We loaded everyone aboard and went for a sail on the Moray Firth. As we passed under the suspension bridge the men working on the scaffolding called out to us asking for rum to be sent aloft as it was happy hour and each of the crew had drinks in hand! The lock keeper had said we must be back by 1700hrs latest in order to lock back into the Seaport Marina Basin. We docked around 1800hrs and fare welled Garth and Vicki who were travelling to Edinburgh together and then we were four.
The next morning Graham hired a Hyundai 4×4 and captan and crew headed for Aviemore and the whisky distilleries in the area. We had lunch at the Cairngorm Hotel opposite the railway station in Aviemore. It was a trip down memory lane for Paul and myself. Paul had spent two seasons as a ski patroller in Aviemore back in the seventies when the place was humming. While working on the rigs in the North Sea as a roughneck, myself and three other workmates had decided that to spend our shore leaves in the Speyside caravan park was a far better deal than hanging around Aberdeen in bars as we could go skiing and ice skating and still enjoy the craic in the bars at night.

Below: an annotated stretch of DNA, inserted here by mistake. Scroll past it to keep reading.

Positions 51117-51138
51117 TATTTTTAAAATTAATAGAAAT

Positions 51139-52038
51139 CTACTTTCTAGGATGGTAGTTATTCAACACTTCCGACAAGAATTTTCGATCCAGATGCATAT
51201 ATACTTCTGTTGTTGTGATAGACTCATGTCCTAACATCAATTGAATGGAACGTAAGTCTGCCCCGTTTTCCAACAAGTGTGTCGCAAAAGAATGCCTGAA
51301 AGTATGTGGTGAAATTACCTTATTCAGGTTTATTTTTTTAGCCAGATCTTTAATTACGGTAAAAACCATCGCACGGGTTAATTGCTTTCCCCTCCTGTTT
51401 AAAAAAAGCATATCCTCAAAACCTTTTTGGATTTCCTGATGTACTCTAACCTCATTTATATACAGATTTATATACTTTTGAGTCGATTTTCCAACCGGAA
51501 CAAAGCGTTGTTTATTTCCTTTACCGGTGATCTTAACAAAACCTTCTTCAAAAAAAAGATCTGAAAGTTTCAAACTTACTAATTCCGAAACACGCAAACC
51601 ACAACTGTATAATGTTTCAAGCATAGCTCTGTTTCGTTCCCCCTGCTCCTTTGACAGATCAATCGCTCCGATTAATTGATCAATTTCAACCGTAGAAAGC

We managed to visit three distilleries during the day and sample their product- Tomatin, Glenfarclas and Aberlour. We tried to find Glenlivet but were unsuccessful. We did however have a marvellous drive through the Scottish countryside.
That evening we dropped Paul at the bus depot in Elgin where he was to catch a train to Aberdeen – and then we were three! We drove the short distance from Elgin to Lossiemouth to take a look at the harbour and entrance as we expected to enter the harbour the following night. It has a very narrow entrance and can be dangerous in certain sea conditions because of the shallow entrance and the nearby surf.
The next day, Wednesday 18 June we went downtown Inverness for a look around and picked up a few essential items. I had a pair of jeans with holes in both pockets caused by nails and screws . It is a pain in the butt when you put coins into your pocket and have to retrieve them from your sock or shoe! I walked into a sewing alterations shop, dropped my trousers in the change booth and waited until the pockets were sewn up and pulled them back on – 10 minutes tops and problem solved. I also found the Butcher Shops in Scotland to be very traditional with well presented meat in the display case and all of the staff in clean white uniforms with hats and ties on plus great product.